0
$\begingroup$

I conducted an experiment , i put a silver foil on a a CRT TV , then i open the TV, charging the foil (acting like a capacitor plate), if i approach a grounded rod to it , it will discharge with a spark of about 1.8 cm length , which is equivalent to about 18 kV. What i am really interested in is once that spark goes in the rod and becomes current, i wanted to know the voltage of that current, so i asked a question on SE and the answer that it will be 18 kV, but when i connected a LED 3V in the wire connecting the rod to the ground , it worked. Another thing, will the current be simply the charge on the plate , or a normal relation between V and R?

$\endgroup$
1
  • 1
    $\begingroup$ Why do you think that the fact that the LED flashed means that it is not necessarily 18 kV? $\endgroup$ Mar 13, 2014 at 19:12

1 Answer 1

1
$\begingroup$

I cannot tell you if 18kV is correct but yes - it must be a high voltage to create such a spark. Addressing the current: It is not simply a U=RI behavior since you have a capacity in your circuit which means, that the current get less over time. This is what the circuit looks like:

enter image description here

Which means, that the current would behave like:

enter image description here

The current behaves like:

enter image description here

The current does not equal the charge on the plate but they are dependent on each other by the following equation:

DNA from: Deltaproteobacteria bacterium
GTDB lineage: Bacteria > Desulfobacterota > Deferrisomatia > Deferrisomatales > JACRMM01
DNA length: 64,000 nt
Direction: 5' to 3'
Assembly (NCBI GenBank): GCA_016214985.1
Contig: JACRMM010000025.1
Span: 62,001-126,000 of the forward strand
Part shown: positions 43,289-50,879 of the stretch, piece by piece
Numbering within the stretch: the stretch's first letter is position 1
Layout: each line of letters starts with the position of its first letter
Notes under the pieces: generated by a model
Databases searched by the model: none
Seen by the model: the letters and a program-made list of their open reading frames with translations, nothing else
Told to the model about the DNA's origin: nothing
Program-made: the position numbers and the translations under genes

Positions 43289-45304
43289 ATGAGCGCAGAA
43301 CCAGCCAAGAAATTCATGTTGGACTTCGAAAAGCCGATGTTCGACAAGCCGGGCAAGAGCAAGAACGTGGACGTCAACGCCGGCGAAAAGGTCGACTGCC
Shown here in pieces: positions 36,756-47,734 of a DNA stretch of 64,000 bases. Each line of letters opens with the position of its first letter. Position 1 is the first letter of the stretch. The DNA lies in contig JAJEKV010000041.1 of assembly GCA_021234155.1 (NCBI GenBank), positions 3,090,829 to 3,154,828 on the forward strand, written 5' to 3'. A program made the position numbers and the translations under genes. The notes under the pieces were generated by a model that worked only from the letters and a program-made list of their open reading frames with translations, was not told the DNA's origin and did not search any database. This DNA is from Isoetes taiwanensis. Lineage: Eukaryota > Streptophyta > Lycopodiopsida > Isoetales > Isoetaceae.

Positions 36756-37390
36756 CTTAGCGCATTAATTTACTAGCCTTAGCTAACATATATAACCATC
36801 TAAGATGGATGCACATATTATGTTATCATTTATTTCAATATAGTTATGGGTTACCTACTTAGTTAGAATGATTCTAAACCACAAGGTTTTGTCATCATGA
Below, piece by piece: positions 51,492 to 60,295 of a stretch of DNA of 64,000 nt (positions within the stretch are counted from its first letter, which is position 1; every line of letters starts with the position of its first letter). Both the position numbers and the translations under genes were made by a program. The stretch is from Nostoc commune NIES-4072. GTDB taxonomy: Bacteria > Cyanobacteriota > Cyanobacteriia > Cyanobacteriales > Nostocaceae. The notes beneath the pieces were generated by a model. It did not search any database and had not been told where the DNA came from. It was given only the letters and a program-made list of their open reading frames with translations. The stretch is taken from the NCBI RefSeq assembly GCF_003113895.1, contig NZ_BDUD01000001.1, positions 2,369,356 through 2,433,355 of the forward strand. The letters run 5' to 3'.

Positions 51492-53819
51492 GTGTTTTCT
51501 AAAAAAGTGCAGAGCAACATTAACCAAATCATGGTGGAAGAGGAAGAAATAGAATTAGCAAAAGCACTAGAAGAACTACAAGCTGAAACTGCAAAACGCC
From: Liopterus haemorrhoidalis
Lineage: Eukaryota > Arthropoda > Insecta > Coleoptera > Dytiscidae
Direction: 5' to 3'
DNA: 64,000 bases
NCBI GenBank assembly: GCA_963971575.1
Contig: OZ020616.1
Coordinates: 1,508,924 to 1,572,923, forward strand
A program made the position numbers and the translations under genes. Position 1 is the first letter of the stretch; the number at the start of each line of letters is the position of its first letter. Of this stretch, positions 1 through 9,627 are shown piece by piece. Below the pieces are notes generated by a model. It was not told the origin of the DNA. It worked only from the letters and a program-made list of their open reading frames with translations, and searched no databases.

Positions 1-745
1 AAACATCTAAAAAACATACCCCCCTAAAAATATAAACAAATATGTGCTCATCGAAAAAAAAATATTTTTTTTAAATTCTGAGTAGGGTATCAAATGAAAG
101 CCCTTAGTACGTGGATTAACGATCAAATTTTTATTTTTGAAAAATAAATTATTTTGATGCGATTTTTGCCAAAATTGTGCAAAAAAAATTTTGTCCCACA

enter image description here

Keep in mind that if the voltage gets too low for a spark on a certain distance the discharge process stops.

I hoped that this answer helped you and contains the information you liked to know.

$\endgroup$
2
  • $\begingroup$ But what about voltage? If the discharge wasn't from a capacitor , in a hypothetical case, lightning , will we treat it the same way? $\endgroup$
    – user28324
    Mar 14, 2014 at 5:17
  • $\begingroup$ In this case the voltage of the discharge equals the voltage of the capacitor.If the discharge doesn't come from a capacitor you need to know how it behaves. You can e.g. generate a discharge using a high voltage source - in that case the voltage would remain mostly constant. I assume that a natural lightning behaves somehow similar to a capacitor since it actually is a capacitive effect. $\endgroup$
    – counter
    Mar 14, 2014 at 11:27

Your Answer

By clicking “Post Your Answer”, you agree to our terms of service, privacy policy and cookie policy

Not the answer you're looking for? Browse other questions tagged or ask your own question.